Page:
CORDIS – EU-funded scientists made advances in the development of a hybrid quantum system (HQS) by combining different quantum technologies. The ‘Hybrid quantum systems – integrating atomic/molecular and solid state quantum systems’ (HQS) project combined ultracold atoms with superconducting devices. Scientists considered that an ensemble of ultracold atoms could be coupled to a superconducting transmission line resonator and that the coupling strength could be enhanced by optically excited Rydberg states.
At the experimental level, a dilution refrigerator system was used to measure superconducting resonators which showed quality factors up to a million. In addition, the effect of light impinging on the resonator was tested and provided significant information for systems requiring light pulses.
Atom Chips (9 pages) are microfabricated, integrated devices in which electric, magnetic and optical fields can confine, control and manipulate cold atoms. Through miniaturization, atom chips offer a versatile new technology for implementing modern ideas in quantum optics, quantum measurement and quantum information processing. Over the last five years, there has been spectacular progress in preparing and manipulating the quantum states of atom clouds on chips. The next big challenge is manipulating single atoms, allowing them to have controlled collisions and coupling them to single photons in optical microcavities. This emerging technology will lead to new quantum devices and ultimately to quantum information processing on a chip.
Regarding the cryogenic atom chip development, scientists demonstrated strong coupling even at finite temperatures using a 4K resonator. An alternative HQS was developed by coupling a diamond to a superconducting resonator. It was shown that an ensemble of nitrogen-vacancy spins could strongly couple to the superconducting resonator.
The HQS project provided a platform for integrating quantum systems. The developed technology is expected to have a wide variety of applications and bring quantum physics closer to the real world.
Introduction to Atom Chips
Scientific and technological progress in the last decades has shown that miniaturization and integration can lead to robust applications of fundamental physics, be it electronics and semiconductor physics in integrated circuits and data processing, or optics in micro-optical devices, sensors and communication. Atom Chips are starting to realize a similar practical advance for quantum optical systems based on neutral atoms and photons.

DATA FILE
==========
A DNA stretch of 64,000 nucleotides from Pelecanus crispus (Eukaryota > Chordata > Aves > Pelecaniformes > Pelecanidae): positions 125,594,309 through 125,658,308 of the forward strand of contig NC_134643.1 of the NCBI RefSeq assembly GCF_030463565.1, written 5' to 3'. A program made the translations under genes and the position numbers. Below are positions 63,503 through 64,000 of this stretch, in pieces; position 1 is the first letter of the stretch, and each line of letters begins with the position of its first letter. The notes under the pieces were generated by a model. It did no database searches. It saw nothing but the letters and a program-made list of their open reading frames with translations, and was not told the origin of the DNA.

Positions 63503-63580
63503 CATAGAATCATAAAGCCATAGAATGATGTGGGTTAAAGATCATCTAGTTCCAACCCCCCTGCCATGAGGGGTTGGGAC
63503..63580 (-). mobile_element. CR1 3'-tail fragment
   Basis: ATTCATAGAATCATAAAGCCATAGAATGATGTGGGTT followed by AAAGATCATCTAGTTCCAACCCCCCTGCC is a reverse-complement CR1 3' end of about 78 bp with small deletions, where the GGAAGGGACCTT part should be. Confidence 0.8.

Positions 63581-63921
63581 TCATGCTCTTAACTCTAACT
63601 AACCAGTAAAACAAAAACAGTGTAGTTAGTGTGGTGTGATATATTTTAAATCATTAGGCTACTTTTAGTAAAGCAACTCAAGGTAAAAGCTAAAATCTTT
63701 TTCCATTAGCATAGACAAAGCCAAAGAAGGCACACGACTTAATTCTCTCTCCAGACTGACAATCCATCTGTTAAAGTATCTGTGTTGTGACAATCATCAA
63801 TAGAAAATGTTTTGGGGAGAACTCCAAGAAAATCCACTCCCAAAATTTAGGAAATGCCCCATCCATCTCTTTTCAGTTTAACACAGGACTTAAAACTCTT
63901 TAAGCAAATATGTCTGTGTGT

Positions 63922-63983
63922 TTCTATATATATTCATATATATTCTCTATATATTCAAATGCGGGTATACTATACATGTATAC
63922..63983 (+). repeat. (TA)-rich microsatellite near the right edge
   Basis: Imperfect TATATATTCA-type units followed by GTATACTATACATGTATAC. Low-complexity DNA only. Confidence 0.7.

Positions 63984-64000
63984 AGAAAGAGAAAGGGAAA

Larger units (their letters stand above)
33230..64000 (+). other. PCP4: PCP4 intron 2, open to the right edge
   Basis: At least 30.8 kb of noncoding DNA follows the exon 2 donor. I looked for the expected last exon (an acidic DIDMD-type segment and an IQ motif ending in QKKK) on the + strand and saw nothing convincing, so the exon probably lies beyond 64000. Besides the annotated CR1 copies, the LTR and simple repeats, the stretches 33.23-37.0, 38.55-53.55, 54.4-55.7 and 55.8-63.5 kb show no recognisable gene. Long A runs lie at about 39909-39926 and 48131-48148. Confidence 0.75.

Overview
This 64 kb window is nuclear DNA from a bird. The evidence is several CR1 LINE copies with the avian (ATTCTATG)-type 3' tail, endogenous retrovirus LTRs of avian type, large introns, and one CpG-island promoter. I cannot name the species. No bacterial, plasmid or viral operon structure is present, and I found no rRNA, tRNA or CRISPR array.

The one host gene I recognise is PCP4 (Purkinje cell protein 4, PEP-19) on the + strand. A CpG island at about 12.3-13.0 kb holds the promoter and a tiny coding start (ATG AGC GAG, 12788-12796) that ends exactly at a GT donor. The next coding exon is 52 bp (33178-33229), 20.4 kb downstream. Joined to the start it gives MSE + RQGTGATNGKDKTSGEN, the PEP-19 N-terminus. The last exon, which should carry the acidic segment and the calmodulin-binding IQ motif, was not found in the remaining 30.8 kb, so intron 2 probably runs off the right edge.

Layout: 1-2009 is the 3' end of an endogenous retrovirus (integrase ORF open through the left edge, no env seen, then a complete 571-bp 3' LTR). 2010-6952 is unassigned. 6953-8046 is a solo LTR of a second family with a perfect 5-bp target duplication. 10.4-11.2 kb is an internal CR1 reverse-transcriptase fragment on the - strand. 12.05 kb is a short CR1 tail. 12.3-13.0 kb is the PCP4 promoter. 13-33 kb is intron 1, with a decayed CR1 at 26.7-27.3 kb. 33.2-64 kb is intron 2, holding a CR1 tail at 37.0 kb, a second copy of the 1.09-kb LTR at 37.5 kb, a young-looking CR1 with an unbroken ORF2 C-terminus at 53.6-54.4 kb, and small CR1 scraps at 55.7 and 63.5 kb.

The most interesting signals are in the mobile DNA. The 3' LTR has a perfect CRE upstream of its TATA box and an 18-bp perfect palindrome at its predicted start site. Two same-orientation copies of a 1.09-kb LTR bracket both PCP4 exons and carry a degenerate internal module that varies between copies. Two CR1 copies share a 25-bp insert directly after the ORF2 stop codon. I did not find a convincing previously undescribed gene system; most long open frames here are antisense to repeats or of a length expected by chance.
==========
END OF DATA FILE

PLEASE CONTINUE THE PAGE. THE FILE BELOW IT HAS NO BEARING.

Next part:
In micro electronics, electrons move through micro fabricated wires, switches, transistors, etc. in electronic integrated circuits, chips, to perform elaborate tasks. In Atom Chips, atoms are trapped above a surface, and forces under our control manipulate their motion and internal states. These forces are due to electric, magnetic and optical fields which originate in microscopic structures built on the surface of the chip. The forces produced in this way can confine atoms to micrometer-sized regions, where the characteristic quantum energy h2/2Ma2 (h is Planck’s constant, M is the mass of the atom and a is the 1 μm size of the trap) corresponds to a temperature of a few hundred nanoKelvins. Since the atoms can be much colder than this, quantum effects can be completely dominant, opening the possibility of new quantum devices based on the control of neutral atoms. This quantum confinement idea is precisely the one used to harness the electrons in mesoscopic quantum electronic devices. However, the atoms here are very well isolated from the warm solid state environment, allowing their quantum states to remain undisturbed for tens or hundreds of seconds. The combination of this long decoherence time together with the capability of precise microscopic control makes the atom chip an exceedingly attractive candidate for robust implementation of new quantum devices.
In 2011, Wiley-VCH published a book on atom chips edited by Jakob Reichel and Vladan Vuletic. This group contributed to chapters on atom chip fabrication, interferometry with Bose-Einstein condensates and fermions on atom chips.